• wherein
    • MF comprises a fluorinated (meth)acrylate,
    • ME comprises an epoxy(meth)acrylate, and
    • MS comprises a silane(meth)acrylate.

The epoxy silane is generally curable as described below, for example, using a photo-acid generator. The epoxy silane comprises at least one polymerizable epoxy group and at least one polymerizable silane group. Either one or both of these polymerizable groups may be terminal groups. The epoxy silane may be monomeric, oligomeric, or polymeric. The epoxy silane may be represented by the formula:


wherein: E is an organic group having at least one oxirane ring; L1 and L2 are independently divalent linking groups; Rj is multivalent monomeric, oligomeric, or polymeric residue; Y1, Y2 and Y3 are independently alkyl groups, aryl groups or hydrolyzable groups, wherein at least one of Y1, Y2 and Y3 is a hydrolyzable group; x is at least 1; and y is at least 1. E may comprise an organic group having a glycidoxy or epoxycyclohexyl group. Hydrolyzable groups include alkoxy groups having C1-C4 alkyl groups. In general, for structural formulae appearing within this description, substitution of divalent linking groups is implied unless specifically excluded.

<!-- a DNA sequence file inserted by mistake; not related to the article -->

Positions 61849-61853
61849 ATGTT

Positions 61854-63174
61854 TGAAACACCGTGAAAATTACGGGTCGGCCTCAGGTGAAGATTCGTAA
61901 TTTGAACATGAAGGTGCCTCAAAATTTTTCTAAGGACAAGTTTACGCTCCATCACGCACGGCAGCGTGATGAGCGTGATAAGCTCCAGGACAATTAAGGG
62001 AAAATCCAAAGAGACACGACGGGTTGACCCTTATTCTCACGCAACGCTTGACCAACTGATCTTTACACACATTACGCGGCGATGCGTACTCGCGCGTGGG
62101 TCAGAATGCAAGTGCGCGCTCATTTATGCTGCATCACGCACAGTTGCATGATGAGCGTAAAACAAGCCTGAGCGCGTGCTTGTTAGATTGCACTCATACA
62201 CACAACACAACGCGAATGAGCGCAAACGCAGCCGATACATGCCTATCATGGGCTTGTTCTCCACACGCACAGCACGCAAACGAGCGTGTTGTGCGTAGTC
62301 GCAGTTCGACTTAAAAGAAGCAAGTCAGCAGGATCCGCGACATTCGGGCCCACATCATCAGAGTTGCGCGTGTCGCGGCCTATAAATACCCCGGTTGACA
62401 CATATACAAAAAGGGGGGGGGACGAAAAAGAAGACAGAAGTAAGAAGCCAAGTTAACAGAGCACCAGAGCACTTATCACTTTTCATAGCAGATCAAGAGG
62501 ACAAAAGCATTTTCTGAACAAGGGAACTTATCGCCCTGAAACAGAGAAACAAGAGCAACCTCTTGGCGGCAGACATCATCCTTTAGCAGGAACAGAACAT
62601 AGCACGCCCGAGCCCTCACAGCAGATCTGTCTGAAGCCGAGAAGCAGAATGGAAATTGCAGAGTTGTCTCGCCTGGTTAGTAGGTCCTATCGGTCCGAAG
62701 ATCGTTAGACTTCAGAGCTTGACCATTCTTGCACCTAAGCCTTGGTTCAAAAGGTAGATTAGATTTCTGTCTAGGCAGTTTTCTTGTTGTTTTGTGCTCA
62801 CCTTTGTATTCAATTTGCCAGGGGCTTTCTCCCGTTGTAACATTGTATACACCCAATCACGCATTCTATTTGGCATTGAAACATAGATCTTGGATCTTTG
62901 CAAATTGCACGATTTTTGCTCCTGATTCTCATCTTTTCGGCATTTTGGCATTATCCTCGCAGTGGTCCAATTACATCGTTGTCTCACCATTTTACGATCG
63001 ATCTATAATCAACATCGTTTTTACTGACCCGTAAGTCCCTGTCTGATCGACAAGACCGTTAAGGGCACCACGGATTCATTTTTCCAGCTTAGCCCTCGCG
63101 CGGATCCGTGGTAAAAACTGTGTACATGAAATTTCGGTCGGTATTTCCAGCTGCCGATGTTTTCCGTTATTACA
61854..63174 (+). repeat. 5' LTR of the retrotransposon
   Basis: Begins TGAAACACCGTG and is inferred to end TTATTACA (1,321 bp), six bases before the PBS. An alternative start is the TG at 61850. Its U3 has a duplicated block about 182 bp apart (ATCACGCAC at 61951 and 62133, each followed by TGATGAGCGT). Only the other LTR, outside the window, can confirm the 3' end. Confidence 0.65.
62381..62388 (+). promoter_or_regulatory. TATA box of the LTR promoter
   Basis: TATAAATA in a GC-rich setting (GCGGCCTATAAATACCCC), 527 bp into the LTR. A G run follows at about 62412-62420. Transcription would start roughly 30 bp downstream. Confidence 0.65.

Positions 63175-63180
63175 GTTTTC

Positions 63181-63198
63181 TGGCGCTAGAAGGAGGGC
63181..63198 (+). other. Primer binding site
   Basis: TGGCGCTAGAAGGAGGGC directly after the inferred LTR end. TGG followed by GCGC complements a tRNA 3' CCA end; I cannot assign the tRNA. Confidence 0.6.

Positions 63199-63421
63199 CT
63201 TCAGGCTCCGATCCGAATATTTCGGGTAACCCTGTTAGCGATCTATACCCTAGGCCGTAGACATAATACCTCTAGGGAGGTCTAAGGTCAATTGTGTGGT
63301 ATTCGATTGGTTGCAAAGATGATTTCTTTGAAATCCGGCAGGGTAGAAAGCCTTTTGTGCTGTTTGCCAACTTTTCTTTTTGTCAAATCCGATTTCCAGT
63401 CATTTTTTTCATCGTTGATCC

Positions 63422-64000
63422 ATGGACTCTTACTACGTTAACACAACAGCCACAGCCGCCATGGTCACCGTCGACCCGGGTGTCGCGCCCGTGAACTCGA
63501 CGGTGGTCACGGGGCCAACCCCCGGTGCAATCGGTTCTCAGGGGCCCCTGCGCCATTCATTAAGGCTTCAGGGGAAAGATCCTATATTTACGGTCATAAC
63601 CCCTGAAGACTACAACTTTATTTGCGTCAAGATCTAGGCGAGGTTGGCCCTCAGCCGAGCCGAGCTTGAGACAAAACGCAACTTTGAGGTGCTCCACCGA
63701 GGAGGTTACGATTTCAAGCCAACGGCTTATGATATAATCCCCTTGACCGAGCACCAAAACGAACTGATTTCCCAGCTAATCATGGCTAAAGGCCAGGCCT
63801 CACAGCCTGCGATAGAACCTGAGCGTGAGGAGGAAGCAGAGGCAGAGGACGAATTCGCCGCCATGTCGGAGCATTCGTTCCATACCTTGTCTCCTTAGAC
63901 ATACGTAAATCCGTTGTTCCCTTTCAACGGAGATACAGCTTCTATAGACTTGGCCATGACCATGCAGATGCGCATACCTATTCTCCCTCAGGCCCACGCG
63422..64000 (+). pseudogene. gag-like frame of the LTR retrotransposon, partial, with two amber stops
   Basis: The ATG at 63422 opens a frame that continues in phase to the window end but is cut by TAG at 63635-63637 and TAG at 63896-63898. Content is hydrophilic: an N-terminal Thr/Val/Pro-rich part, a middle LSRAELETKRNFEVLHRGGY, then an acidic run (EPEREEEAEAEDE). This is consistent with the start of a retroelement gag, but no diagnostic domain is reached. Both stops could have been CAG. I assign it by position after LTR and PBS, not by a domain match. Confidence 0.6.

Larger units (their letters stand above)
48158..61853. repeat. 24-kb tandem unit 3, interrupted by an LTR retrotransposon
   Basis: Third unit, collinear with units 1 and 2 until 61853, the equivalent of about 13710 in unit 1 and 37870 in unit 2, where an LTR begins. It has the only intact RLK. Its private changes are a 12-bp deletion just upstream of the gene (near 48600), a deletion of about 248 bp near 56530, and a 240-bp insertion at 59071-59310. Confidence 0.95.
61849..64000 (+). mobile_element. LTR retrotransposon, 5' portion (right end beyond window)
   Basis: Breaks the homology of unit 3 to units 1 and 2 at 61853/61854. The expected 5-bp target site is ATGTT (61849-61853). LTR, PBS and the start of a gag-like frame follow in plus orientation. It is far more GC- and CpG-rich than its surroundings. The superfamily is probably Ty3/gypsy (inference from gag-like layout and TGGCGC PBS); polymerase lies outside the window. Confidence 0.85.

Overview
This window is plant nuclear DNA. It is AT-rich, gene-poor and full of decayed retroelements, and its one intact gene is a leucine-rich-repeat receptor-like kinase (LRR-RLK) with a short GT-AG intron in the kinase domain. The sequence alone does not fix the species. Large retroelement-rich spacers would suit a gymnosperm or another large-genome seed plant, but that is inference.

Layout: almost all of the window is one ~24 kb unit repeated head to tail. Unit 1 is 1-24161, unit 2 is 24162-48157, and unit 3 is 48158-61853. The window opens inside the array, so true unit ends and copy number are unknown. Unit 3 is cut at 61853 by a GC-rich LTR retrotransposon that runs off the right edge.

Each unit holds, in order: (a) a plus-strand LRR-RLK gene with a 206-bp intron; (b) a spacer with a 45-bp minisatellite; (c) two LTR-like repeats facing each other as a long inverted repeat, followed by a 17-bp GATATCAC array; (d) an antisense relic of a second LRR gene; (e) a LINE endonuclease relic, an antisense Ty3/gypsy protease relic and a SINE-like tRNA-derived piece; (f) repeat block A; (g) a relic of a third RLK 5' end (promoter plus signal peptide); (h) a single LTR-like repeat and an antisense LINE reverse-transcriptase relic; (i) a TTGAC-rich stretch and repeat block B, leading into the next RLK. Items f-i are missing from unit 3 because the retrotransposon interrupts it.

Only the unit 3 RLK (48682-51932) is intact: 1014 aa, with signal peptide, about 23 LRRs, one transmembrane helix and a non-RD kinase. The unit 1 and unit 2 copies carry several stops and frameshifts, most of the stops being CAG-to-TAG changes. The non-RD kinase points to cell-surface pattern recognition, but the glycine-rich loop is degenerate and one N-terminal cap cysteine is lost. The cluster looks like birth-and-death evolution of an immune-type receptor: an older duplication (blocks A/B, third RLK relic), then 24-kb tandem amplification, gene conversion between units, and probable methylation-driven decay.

L1 and L2 may comprise independently non-hydrolyzable linear or branched, cyclic or acyclic aliphatic, aromatic, or aliphatic and aromatic divalent hydrocarbon linking groups. The divalent linking groups may have less than 20 carbon atoms or less than 10 carbon atoms, for example, the divalent linking groups may comprise independently methylene, ethylene, isopropylene, butylene, decalene, phenylene, cyclohexylene, cyclopentylene, methylcyclohexylene, 2-ethylbutylene, vinyl or allene. L1 and L2 may comprise independently —C6H4—CH2CH2— or —CH2C(CH3)2CH2—. L1 and L2 may comprise independently an acyl group such as formyl, acetyl, and propionyl.